But there are things that it gets wrong. While the UI appears polished, it is still running an ancient Android 5.1.1 Lollipop underneath. This also means that you should not expect great battery life with doze and even the handy Google Now on Tap that is now a standard with Android Marshmallow. Having old software itself would be a deal breaker.
While the software was unsatisfactory, you do get some updated hardware on the Z11 Mini. The performance figures (in terms of raw power) are pretty much in line Motorola's Moto G4 Plus. This is once again an updated Snapdragon 615 with a higher clockspeed so you cannot expect mid-range performance that you would get on a Redmi Note 3 or a LeEco Le 2.
With that said, we did not face any problems related to performance in day to day usage as the old software somehow played nice with the updated hardware. The smartphone did not heat up and this is good since the 617 was built to address that very issue. Games played well, albeit with lower textures and the smartphone can be used to play some intensive 3D games as well. The phone did not heat up while gaming.
Call quality is what you would expect from a budget smartphone and it sounds great. Audio quality using the built-in music player was pretty good and I could hear the bass and treble notes perfectly. The built-in DTS added more punch and depth to the music which could also be customised to one's tastes. The speaker on the other hand was not as loud as we wanted it to be as I could barely hear the output in quieter outdoor surroundings.
The ZTE Nubia Z11 Mini packs in a 16MP sensor from Sony IMX298 with an f/2.0 aperture. The primary camera performed really well and produced pleasing images. The images looked sharp and well-saturated. And the images remained sharp from corner to corner which is impressive for this budget smartphone. However at times, images did look a bit over saturated. In fact some of them were so bright, that I had to resort to the HDR mode to add some amount of realism.
While many would prefer contrasted and saturated images, it is indeed not the real thing. The Moto G4 Plus showcased realistic colours without taking things overboard so this is something to do with the Nubia's processing algorithms.
Switching to low light, the camera still managed to impress. Both, luminance and chroma noise seem to be suppressed very well and the Z11 Mini produced some good images with minimal noise which was once again impressive.
Moving to dim lighting or night scenarios, ruined things completely. Noise was over the top and the images appeared blotchy to an extent that they almost looked like oil paintings. Indeed I could blame ZTE image processing algorithms here as the camera performed really well in the previous two scenarios. Overall, this is still a great camera that would shock many with its performance.
The camera interface also packs in some additional modes, like Slow Shutter (which improved the night or twilight shots to an extent), Multi-Exposure, a Light Painting mode and a Star Tracking mode as well. But one look at the screenshot above, and you know where the inspiration is coming from.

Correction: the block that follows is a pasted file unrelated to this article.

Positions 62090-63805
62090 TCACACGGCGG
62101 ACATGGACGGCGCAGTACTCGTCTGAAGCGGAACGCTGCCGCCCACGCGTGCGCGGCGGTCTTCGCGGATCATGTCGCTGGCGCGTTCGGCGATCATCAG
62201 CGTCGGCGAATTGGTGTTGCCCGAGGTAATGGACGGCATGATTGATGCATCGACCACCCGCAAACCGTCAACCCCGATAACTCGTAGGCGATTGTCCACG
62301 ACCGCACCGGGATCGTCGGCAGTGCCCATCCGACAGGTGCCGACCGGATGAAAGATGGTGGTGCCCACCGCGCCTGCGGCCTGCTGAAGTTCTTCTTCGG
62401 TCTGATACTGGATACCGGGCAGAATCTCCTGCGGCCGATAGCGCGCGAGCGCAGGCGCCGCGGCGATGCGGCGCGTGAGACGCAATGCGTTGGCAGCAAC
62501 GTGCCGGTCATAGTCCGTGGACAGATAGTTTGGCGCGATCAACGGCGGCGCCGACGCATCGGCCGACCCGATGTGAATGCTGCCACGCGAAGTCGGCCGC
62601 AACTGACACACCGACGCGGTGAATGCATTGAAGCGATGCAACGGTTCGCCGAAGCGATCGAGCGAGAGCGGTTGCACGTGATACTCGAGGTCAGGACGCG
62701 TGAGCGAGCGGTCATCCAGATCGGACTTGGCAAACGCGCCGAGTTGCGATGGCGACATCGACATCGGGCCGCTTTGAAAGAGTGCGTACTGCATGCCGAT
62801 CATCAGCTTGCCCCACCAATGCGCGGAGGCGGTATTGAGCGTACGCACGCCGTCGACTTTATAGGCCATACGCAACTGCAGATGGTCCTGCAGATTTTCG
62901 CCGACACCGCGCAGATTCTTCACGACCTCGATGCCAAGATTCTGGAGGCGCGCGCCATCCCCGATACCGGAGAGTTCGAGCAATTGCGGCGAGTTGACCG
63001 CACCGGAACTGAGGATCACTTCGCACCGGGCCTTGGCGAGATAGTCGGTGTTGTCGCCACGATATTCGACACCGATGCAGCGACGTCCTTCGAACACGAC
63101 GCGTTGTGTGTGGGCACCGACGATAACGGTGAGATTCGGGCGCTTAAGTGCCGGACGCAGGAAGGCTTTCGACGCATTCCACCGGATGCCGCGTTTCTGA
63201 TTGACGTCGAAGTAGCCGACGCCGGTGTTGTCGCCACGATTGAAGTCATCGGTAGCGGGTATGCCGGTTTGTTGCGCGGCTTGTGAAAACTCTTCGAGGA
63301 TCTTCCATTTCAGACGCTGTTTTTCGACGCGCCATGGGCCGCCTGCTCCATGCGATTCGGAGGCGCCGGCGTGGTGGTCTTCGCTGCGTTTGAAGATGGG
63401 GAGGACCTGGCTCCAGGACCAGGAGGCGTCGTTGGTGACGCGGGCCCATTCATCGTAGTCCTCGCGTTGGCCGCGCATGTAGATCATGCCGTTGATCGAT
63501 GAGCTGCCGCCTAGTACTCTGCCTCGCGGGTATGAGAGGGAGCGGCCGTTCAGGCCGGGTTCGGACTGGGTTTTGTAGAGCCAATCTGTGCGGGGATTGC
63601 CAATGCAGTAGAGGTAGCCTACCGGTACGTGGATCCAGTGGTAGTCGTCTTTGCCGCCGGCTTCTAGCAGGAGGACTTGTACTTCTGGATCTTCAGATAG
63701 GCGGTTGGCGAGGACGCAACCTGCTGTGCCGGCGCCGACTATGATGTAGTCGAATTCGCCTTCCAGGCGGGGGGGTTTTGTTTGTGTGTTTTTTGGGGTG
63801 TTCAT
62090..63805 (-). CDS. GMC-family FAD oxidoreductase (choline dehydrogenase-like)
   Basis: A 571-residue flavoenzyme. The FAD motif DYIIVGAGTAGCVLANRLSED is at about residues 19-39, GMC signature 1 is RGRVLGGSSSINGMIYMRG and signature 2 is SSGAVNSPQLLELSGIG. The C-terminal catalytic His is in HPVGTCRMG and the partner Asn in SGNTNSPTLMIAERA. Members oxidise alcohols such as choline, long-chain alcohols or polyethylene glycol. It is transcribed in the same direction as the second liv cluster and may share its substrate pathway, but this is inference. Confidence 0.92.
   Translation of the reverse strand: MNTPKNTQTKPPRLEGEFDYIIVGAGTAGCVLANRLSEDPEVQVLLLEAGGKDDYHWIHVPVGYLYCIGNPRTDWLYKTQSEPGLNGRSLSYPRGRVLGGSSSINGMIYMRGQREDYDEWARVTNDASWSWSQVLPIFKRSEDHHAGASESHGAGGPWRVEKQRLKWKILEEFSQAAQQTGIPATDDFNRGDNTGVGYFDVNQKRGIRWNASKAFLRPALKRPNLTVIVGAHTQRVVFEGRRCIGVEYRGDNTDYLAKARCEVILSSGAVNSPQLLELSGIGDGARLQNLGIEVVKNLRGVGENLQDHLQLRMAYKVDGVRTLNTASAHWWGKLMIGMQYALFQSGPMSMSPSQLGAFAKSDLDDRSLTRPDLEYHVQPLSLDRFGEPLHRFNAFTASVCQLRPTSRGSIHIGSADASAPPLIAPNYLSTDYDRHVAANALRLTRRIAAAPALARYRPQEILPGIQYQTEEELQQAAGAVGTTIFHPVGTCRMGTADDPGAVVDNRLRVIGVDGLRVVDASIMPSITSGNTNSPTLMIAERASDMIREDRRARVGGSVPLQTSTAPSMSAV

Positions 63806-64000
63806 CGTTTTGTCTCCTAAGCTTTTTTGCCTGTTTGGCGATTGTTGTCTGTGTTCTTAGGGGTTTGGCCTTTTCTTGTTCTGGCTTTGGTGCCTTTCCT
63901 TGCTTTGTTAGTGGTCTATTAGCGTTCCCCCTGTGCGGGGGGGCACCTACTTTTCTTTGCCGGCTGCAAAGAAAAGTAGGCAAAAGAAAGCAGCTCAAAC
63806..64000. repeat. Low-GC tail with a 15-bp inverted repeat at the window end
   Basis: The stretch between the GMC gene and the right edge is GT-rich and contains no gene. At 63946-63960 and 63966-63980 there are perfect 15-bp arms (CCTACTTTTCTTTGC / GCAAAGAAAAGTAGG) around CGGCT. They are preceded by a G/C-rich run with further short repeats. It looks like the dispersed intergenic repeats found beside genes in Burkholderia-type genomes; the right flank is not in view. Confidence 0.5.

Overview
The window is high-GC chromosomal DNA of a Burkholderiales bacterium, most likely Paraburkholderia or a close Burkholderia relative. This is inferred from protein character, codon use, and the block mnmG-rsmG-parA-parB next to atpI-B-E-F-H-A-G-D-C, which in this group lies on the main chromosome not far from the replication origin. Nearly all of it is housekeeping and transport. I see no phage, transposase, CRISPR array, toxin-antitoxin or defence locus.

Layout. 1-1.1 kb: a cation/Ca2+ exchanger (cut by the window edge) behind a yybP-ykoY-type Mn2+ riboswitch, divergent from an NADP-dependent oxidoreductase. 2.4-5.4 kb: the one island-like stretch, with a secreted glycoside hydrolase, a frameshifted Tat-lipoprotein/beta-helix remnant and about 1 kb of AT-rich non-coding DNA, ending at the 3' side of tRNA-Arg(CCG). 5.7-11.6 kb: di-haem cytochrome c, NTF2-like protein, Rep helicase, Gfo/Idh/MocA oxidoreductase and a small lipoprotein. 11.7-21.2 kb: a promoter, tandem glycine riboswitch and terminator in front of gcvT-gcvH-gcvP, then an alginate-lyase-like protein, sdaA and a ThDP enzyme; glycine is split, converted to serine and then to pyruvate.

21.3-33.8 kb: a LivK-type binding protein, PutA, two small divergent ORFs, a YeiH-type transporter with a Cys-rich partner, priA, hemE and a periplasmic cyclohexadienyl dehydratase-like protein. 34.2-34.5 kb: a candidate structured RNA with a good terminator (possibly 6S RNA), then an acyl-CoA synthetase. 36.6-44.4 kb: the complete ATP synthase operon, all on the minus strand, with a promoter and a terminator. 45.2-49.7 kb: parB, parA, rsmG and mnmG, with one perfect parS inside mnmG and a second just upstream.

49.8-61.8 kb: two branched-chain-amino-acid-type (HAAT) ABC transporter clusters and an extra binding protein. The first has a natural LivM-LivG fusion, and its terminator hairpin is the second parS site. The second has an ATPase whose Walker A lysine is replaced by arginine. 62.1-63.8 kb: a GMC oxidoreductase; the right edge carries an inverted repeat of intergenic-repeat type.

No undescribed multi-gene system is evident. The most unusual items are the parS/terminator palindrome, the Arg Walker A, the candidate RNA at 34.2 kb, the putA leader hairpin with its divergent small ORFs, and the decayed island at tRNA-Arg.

Battery Life: 6.5/10
As I mentioned at the very beginning of this review, battery life is important when it comes to budget smartphones. Customers may not expect the best camera, but they will sure look at battery life when considering a budget smartphone. And this is where it starts to get really tough for the Z11 Mini. While it packs in a new-age Snapdragon 617 chipset, it does not pack in Android 6.0 Marshmallow, which means no power-saving 'doze'. This combined with a 2,800mAh battery and a 5-inch Full HD display means that you are not going to get much out of this smartphone.
While the battery life tests gave me a decent 7 hours and 45 minutes, the usage time was just good enough just for a single work day. This would include two email accounts on sync, plenty of WhatsApp, Telegram, Slack and the occasional photography meaning that I would be hunting for a charger by the end of the work day, around 6PM, which is decent and not exactly stellar for a budget smartphone. ZTE should have included a bigger battery considering that an update to Android Marshmallow (forget Nougat) is nowhere in sight.
Verdict and Price in India
What I liked about the Z11 Mini was its design and that camera. What I did not like was the battery life and the outdated Android 5.1.1 Lollipop software. And it is a tough market out there with a lot of choices in the budget smartphone range. The ZTE Nubia Z11 Mini priced at Rs 12,999, does not stand a chance against the mighty Moto G4 Plus even though its priced higher at Rs 14,999. The same can be said about the current king of the ring, the Xiaomi Redmi Note 3, which is priced Rs 11,999, but packs in better hardware and a bigger battery. What you don't get is a microSD card slot. With that said, It is hard to recommend the ZTE Z11 Mini especially with an outdated version of Android on board.